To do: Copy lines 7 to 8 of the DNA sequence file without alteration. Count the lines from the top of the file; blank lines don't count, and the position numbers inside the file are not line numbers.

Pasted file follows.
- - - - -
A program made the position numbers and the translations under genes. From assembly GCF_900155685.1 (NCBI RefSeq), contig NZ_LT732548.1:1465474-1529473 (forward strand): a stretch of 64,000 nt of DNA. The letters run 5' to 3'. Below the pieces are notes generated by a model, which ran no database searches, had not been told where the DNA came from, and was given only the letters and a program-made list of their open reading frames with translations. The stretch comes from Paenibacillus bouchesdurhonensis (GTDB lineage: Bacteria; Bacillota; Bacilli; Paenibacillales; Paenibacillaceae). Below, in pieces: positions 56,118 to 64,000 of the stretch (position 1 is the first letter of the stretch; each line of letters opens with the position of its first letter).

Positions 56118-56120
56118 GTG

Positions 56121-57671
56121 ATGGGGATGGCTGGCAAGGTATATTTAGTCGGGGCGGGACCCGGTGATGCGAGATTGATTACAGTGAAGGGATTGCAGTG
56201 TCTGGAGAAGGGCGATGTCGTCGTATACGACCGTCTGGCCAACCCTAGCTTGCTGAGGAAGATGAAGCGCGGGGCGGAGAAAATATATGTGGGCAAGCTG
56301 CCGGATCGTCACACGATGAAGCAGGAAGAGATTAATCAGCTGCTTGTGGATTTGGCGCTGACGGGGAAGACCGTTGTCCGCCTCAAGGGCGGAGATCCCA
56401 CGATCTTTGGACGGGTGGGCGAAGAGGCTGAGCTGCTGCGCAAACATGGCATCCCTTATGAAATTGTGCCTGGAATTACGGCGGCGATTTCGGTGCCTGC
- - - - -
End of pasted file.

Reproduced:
56301 CCGGATCGTCACACGATGAAGCAGGAAGAGATTAATCAGCTGCTTGTGGATTTGGCGCTGACGGGGAAGACCGTTGTCCGCCTCAAGGGCGGAGATCCCA
56401 CGATCTTTGGACGGGTGGGCGAAGAGGCTGAGCTGCTGCGCAAACATGGCATCCCTTATGAAATTGTGCCTGGAATTACGGCGGCGATTTCGGTGCCTGC